So to balance the gravitational force downwards on the positive ion, the electric force needs to be upwards.
So the electric field needs to be directed upwards.
This is in order to hold the ion stationary. The two forces are balanced. Gravity downwards and the electric field upwards.

In the calculation, you are equating these 2 forces, mg downwards and the electric field force upwards

so Eq = mg where q is the charge on the ion and m is its mass
so
E=mg/q
We are given the charge to mass ratio of this ion which means we have a value of q/m
This eliminates q and m.
We also have a value for g, so we can find E.

When doing a question like this, asking you to find E, the first thing I would do is write down any equation I know with E in it and which involves charge and force. These are the things in the question.
So I think of F=Eq for the ion.
As it is being suspended I think of the ion's weight, mg, being balanced and equal to that force Eq.

Just find and try more similar questions. After a while, the pattern and method will be familiar.
PRSOM Ohh that makes more sense. I understand what you're getting at and everything but how do I find g? I've tried to arrange it but I got 2.4 x 10^7 e = g/q - am I doing this part wrong? Do you know what topic this is in so I can find similar questions?
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Stonebridge
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You don't need to find g. It is always given as a value either in the question itself, or in the data list for the examination.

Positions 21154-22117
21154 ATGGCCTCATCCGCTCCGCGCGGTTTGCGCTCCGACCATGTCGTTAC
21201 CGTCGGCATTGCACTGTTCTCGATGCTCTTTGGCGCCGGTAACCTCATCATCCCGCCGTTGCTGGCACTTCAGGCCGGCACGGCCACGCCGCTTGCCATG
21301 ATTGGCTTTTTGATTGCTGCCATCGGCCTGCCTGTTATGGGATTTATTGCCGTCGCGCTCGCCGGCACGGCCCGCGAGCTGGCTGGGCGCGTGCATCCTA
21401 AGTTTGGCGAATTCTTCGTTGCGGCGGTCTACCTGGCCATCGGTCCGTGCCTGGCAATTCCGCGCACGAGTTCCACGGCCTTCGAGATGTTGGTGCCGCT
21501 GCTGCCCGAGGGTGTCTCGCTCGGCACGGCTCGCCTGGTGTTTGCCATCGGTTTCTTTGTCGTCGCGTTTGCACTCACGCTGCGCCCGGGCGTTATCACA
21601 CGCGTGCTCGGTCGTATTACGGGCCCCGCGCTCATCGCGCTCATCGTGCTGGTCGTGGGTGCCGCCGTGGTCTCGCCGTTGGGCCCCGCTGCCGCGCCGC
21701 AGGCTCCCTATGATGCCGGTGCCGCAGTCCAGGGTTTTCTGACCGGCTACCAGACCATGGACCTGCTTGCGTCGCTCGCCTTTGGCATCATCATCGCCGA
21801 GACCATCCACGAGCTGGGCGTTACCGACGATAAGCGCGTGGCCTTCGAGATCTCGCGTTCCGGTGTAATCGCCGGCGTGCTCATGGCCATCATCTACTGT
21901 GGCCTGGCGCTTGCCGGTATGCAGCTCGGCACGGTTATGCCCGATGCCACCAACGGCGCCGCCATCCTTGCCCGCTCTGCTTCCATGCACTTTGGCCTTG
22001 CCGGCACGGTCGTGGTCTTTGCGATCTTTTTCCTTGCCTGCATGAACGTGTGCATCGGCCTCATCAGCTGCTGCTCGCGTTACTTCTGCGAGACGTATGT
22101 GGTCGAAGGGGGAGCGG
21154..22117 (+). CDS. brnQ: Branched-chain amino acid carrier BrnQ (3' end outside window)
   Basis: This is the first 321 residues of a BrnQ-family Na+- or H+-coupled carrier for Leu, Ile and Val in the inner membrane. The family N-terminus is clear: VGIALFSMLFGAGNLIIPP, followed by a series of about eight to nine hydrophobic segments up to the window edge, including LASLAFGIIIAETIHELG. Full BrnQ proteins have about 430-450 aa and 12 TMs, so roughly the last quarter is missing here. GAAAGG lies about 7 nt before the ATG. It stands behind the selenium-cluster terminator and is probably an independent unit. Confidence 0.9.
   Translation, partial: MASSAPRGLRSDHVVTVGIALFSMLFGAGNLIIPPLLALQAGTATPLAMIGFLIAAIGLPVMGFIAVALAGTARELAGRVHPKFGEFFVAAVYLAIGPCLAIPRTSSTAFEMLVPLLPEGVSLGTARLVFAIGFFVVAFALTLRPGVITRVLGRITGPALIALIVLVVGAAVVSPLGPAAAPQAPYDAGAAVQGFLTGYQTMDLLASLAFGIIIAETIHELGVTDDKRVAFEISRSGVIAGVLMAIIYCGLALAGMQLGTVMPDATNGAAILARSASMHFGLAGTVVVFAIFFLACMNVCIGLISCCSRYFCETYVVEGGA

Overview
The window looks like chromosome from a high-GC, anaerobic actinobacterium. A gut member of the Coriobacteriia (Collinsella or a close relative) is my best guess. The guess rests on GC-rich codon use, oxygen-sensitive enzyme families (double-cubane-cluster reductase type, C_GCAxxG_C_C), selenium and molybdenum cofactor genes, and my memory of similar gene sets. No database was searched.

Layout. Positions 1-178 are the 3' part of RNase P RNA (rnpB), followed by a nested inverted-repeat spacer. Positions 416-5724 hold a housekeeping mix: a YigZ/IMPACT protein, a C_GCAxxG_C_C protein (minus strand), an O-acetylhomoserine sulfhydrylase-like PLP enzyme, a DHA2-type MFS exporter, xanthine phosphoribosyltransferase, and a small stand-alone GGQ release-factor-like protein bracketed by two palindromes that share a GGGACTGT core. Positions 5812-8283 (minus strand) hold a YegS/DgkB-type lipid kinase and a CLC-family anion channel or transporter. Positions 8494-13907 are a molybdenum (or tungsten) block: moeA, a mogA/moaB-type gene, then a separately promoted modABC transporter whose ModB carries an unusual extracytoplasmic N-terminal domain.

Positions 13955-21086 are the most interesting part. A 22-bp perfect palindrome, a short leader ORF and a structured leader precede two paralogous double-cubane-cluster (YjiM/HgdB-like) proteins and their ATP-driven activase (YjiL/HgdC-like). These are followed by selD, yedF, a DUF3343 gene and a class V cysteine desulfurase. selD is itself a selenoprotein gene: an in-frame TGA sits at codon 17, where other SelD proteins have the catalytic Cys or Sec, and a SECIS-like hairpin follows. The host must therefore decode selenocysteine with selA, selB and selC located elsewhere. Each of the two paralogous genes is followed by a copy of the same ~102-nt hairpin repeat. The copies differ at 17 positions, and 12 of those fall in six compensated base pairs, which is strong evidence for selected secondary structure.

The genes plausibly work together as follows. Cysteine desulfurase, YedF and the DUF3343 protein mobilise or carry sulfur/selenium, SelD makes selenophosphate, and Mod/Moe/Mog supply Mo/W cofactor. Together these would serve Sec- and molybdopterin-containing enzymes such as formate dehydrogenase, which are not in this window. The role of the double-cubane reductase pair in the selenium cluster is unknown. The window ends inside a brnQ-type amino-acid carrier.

It's usually either 9.8 or 9.81 m/s2 Sometimes even 10m/s2
Whatever value is given.

So when you get
Eq = mg and rearrange to get
E=mg/q
I imagine you are given the value of g to be 9.81 m/s2 as the answers for A to D are given to 3 significant figures.
You are given the charge to mass ratio q/m for the ion as 2.40 x 107
so in the formula you have there m/q is 1 / 2.40 x 107

This question touches on 2 topic areas in physics.
1) Electric fields
2) Atomic physics - in particular, a) Millikan's experiment to measure charge by suspending a charged particle in an electric field, and b) measurement of the mass of an ion using a mass spectrometer.
Take a look in those topic areas to find possible similar questions.
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PetitePanda
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(Original post by Stonebridge)
You don't need to find g. It is always given as a value either in the question itself, or in the data list for the examination.
It's usually either 9.8 or 9.81 m/s2 Sometimes even 10m/s2
Whatever value is given.

So when you get
Eq = mg and rearrange to get
E=mg/q
I imagine you are given the value of g to be 9.81 m/s2 as the answers for A to D are given to 3 significant figures.
You are given the charge to mass ratio q/m for the ion as 2.40 x 107
so in the formula you have there m/q is 1 / 2.40 x 107

This question touches on 2 topic areas in physics.
1) Electric fields
2) Atomic physics - in particular, a) Millikan's experiment to measure charge by suspending a charged particle in an electric field, and b) measurement of the mass of an ion using a mass spectrometer.
Take a look in those topic areas to find possible similar questions.
OMG why did I overcomplicate everything? Thank you so much I'm glad you helped me once again. Thank you so much I'm going to learn that and practice it further